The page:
The software bundle includes Picture Motion Browser, Sonic UDF Reader and DirectX Runtime. Picture Motion Browser is a file manager with a calendar-like structure where video clips and still images are ‘registered’ to make them easy to locate. When you connect the SR12 to a computer via the Handycam Station and switch it on, clips and images stored on the HDD or memory card can be uploaded automatically. The search functions provided in the camera are replicated in the software and you can rate images and tag them with labels like Travel, Family or Friends.
      Loading the software on a fast Windows computer took roughly five minutes, largely because the computer paused after each application was installed and waited for us to select the next one. The Picture Motion Browser interface is basic but simple enough to be used by most family members. A screen grab is shown below.


      The GUI for Picture Motion Browser is simple and straightforward.

      Basic editing functions provided in the application include brightness, contrast, saturation and sharpness as well as red-eye correction. You can also apply automatic correction or adjust through tone curves. Video clips can be trimmed, while for still images, trimming and resizing are supported. You can assemble clips into simple movies, save selected images or video clips to DC or DVD, insert the date on video clips and print or email still images or send them to a more powerful editor.
      Map View is an interesting function that lets you display thumbnails of images and video clips on a map – but it requires location information from a GPS receiver or geo-tagging.
      No information is provided about the other two applications, either in the user manuals or on the disks. It was also difficult to find out much about them online. Sonic UDF Reader appears to be an AVCHD reader that is used for playing AVCHD video clips on compatible Blu-ray players. There appears to be no guarantee of compatibility with all ‘flavours’ of the Universal Disk Format (UDF). DirectX Runtime is a Windows application for running high-speed multimedia and games on a PC.
      An additional “Let’s Enjoy Video” DVD is provided with general shooting tips plus coverage of viewing and printing options plus a showcase of accessories. It’s pretty basic – and not specific to AVCHD camcorders – but it may help novice video shooters.

      Video clips recorded with the test camera were sharp and colourful with well-contained saturation levels, particularly in the HD modes. With the default settings, exposures appeared to be pitched at capturing shadow detail and highlights were occasionally lost in bright outdoor scenes. In some instances, slight haloing was seen around the brightest areas in frames.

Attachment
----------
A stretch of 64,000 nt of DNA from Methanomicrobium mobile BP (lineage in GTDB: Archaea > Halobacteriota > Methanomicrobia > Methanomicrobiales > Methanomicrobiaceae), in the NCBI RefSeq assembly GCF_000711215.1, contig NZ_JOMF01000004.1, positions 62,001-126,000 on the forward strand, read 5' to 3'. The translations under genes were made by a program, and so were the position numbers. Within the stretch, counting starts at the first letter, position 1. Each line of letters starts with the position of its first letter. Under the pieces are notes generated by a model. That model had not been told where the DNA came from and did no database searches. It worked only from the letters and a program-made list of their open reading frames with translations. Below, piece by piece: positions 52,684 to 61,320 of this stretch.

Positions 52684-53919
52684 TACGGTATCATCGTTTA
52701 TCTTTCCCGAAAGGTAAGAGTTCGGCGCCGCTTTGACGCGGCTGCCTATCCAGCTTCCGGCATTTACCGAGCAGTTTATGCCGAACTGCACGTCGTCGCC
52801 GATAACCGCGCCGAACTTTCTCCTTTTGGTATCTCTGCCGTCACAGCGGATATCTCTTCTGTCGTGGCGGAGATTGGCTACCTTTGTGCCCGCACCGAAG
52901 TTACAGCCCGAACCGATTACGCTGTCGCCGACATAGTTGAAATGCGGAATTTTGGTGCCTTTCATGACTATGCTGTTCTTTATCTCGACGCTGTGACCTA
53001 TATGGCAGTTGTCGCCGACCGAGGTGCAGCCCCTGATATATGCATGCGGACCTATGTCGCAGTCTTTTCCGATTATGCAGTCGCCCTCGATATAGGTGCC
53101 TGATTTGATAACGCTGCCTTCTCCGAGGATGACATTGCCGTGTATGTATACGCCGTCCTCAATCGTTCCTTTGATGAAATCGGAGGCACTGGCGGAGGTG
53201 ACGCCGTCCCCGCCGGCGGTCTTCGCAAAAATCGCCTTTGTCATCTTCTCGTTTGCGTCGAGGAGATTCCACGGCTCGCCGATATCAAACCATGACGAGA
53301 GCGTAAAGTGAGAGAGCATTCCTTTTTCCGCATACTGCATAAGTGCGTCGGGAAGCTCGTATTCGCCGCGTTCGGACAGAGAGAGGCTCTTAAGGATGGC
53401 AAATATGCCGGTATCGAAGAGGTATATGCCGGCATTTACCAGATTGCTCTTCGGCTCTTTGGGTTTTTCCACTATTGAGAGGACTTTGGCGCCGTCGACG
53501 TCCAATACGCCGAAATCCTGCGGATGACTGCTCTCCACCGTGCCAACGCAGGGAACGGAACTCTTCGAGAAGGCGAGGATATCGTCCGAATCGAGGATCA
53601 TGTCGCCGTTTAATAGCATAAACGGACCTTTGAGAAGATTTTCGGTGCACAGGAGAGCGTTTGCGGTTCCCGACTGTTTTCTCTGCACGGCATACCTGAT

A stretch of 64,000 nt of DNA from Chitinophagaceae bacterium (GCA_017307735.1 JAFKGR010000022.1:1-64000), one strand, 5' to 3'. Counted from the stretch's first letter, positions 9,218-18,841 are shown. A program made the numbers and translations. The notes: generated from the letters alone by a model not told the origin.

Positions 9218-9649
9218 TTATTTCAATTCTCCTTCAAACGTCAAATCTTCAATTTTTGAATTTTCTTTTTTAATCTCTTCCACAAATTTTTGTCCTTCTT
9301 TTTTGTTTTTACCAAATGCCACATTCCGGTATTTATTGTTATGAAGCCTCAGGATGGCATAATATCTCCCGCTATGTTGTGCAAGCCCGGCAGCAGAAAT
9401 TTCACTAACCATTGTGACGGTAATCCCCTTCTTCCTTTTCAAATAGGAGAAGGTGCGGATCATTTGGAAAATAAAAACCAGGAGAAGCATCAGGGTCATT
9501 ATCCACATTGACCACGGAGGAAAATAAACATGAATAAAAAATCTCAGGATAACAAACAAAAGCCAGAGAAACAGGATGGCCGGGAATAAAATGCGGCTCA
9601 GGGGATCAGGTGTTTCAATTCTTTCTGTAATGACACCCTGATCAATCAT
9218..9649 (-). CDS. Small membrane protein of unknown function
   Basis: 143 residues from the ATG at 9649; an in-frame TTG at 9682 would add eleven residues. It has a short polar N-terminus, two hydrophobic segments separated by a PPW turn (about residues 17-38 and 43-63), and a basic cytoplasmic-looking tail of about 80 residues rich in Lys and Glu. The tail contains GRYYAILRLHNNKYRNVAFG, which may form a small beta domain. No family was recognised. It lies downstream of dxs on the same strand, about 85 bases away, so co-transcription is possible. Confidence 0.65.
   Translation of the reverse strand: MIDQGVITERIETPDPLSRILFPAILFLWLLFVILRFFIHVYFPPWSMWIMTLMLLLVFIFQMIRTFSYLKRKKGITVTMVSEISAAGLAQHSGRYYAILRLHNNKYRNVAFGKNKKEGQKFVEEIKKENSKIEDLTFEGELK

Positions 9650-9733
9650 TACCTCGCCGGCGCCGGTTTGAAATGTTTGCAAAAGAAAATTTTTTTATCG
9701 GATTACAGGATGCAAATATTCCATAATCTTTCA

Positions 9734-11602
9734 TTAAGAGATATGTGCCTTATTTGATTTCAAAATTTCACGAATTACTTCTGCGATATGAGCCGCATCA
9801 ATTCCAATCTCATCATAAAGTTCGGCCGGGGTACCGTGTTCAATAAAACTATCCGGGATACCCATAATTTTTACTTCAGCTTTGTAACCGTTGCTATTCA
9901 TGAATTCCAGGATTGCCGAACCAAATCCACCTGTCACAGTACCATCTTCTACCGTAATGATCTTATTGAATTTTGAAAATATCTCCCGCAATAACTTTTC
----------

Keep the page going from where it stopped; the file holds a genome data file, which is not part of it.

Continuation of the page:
The amount of detail captured – and the visibility of artefacts – corresponded with the resolution setting. The full 1920 x 1080 pixel AVCHD mode looked particularly smooth and the 1440 x 1080 pixel HD HQ could only be distinguished from it when frame grabs were enlarged by 100%. Audio quality was excellent with both settings.
      SD video was close to expectations and significantly better than standard video on VGA camcorders and digicams. The difference between HD and SD clips is particularly obvious when clips are viewed on larger screens (or at higher magnification). As expected, video clips shot with the SD SP setting appeared smoother than those taken with the LP mode, although an examination of frame grabs showed few differences in actual resolution. Audio quality remained above average.
      Camera response times were also quite good, although we noticed some autofocusing lag when shooting moving subjects in dim lighting. In bright conditions, however, AF lag was negligible, even when shooting fast action. We measured an average capture lag for still shots of 1.2 seconds, which reduced to 0.2 seconds with pre-focusing. It took just on three seconds to process one still shot.
      The image stabiliser proved remarkably effective at all light levels – and even worked with the Nightshot modes. Noise was evident in video clips shot in low light levels, although the clips themselves looked surprisingly good when we took account of the conditions, although greens and blues tended to be lost.
      The auto white balance control responded reasonably quickly to changes in lighting, although it failed to eliminate the colour casts from either incandescent or fluorescent lights and was slower to respond under mixed lighting. The pre-set indoor mode fared little better and produced a strong cyan cast under fluorescent lights and a slight magenta cast with incandescent lighting. Fortunately, manual measurement with the One Touch mode produced neutral colours under both types of lighting and came close to neutral with mixed lighting.